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The Moonlit Tower

by Yoon Ha Lee

Eastern
2002

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Reviews and Ratings

5 star:
(15)
4 star:
(28)
3 star:
(8)
2 star:
(6)
1 star:
(0)
Average Rating:
Number of Ratings: 57
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3 of 3 people found the following review helpful:
Exploration in a lush, beautiful East Asian-influenced setting, July 16, 2017
by verityvirtue (London)
Related reviews: phlegmatic
The Moonlit Tower is a small, self-contained game, set in a lush, unusual setting. Who you are is not immediately clear; finding out is its own experience.

Again, the player's goal is not clear at first. While this would usually be considered less than desirable, in this case this encourages exploration, and what a world there is to explore! The setting here draws on East Asian influences, and various features give the impression of gilt and intricate detail, such as you might find in a palace in ancient China or during the Joseon dynasty, and it is this detail in the crevices of the text which encourages replay.

This is a small game whose sparse puzzles are enriched by the enjoyable writing. The game boasts gentle, evocative, lush descriptions galore, rich with odd turns of phrase. Story is revealed in vignettes, flashes of memory; nothing is concrete.

- Audiart (Davis, CA), February 14, 2017

- mousetail (India), August 28, 2016

- eyeballkidable, July 18, 2016

- Ryan Veeder (Iowa), May 4, 2016

- leanbh, March 15, 2016

2 of 2 people found the following review helpful:
A short Asian-themed "atmosphere" game like Dreamhold, February 3, 2016
by MathBrush
Related reviews: about 2 hours
In the Moonlit Tower, you explore a small 3-story tower to help remember who you are and your past. Like Dreamhold, the key to your memory seems to be masks, but much of the game, you don't know what to do with the mask.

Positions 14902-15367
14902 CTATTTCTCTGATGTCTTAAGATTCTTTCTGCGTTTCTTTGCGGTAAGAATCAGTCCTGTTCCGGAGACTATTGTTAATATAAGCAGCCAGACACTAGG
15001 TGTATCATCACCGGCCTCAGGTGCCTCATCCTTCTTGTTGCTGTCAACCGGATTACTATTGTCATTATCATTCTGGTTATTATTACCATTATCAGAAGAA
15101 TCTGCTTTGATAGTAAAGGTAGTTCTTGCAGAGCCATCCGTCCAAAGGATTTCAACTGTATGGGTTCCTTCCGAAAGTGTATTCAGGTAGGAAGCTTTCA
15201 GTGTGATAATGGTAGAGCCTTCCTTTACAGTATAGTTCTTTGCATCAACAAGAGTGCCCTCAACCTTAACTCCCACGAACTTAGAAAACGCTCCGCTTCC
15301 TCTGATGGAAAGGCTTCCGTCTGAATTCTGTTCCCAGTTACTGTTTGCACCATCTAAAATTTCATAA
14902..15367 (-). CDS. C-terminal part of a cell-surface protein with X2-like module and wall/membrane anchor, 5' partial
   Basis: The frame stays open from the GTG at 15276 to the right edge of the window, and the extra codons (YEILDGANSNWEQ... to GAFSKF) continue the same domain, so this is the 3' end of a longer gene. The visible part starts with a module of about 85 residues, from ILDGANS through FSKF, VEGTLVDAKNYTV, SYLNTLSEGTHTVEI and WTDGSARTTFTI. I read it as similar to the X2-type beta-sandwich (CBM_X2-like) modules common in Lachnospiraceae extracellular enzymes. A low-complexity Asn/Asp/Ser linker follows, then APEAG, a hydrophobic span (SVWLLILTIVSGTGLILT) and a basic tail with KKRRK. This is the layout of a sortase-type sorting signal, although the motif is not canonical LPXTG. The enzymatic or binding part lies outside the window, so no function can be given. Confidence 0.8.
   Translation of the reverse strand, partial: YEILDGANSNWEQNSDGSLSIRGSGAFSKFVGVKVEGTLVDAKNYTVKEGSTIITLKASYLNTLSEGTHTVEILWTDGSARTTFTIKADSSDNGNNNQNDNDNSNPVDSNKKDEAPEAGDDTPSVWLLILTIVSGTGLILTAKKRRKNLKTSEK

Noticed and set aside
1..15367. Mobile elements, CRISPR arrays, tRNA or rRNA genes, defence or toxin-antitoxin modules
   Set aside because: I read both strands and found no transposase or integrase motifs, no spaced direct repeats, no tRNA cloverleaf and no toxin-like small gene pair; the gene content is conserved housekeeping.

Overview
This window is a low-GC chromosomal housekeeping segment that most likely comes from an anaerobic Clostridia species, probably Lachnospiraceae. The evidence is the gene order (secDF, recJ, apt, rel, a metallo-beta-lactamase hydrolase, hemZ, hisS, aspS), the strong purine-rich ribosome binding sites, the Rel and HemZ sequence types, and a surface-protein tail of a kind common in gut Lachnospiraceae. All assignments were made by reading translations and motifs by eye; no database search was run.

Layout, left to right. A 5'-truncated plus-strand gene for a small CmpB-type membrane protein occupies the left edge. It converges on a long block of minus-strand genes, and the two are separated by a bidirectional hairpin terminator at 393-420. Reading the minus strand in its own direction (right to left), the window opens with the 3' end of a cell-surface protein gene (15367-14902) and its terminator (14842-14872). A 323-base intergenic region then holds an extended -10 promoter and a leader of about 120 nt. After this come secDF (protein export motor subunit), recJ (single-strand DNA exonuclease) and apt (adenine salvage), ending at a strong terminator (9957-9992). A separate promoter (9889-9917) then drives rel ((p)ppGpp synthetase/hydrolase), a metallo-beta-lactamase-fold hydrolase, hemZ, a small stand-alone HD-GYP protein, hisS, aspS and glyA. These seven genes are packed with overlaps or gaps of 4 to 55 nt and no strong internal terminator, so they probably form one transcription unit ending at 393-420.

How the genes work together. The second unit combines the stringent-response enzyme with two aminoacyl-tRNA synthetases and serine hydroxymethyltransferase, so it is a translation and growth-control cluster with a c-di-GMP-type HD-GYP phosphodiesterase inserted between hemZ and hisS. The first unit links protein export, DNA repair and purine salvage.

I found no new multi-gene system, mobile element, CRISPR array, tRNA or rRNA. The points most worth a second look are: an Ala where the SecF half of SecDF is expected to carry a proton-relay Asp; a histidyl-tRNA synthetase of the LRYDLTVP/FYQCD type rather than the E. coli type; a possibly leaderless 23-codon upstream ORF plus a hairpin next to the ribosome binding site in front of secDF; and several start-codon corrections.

The setting is dreamlike and very poetic. It is the game most likely to find its way into a book of poems or an art gallery. The author borrowed its imagery and story from several cultures, including Mongolia and China.

The puzzles are mostly the examine/pick-up-object type until you progress very far, and then they get a bit more difficult. There are multiple endings, some of which are hard to find.

- Aryore, December 13, 2015

- paranormal-potato, June 5, 2015

- Thrax, March 11, 2015

- hoopla, March 8, 2015

- Christina Nordlander, February 18, 2015

- CMG (NYC), November 7, 2014

- blue/green, July 16, 2014

- Lorxus, March 8, 2014

4 of 4 people found the following review helpful:
A touch of moonlit magic, July 4, 2013
by Jim Kaplan (Jim Kaplan has a room called the location. The location of Jim Kaplan is variable.)
Related reviews: yoon ha lee, fantasy, atmospheric, mid-length
Play it if: you want a game rich in atmosphere and abstraction.

Don't play it if: you prefer something more like a literal story or intellectual challenge.

This is a very striking first publication. I think most of us would give an arm and a leg to put out something this good on the first try, and Yoon Ha Lee is to be commended on the thought and imagination she's put into this work.

In the basic technical respects, it's not all that remarkable. A short-to-mid-length game which isn't very puzzle-dense. Not much is going on here that's particularly revolutionary to the medium.

What makes it special is the setting and atmosphere. Here, the work comes alive in the imagination, and not just in the vivid, spellbinding language of description.

The Moonlit Tower reminds me the most of Emily Short's Metamorphoses; although the latter is a more puzzle-heavy exercise, the general feel of the two works is rather similar. Yes, there's a distinctive Eastern aesthetic influence (Korean and Mongolian, apparently), but the more overt impression to me is a pervading sense of toying with abstractions.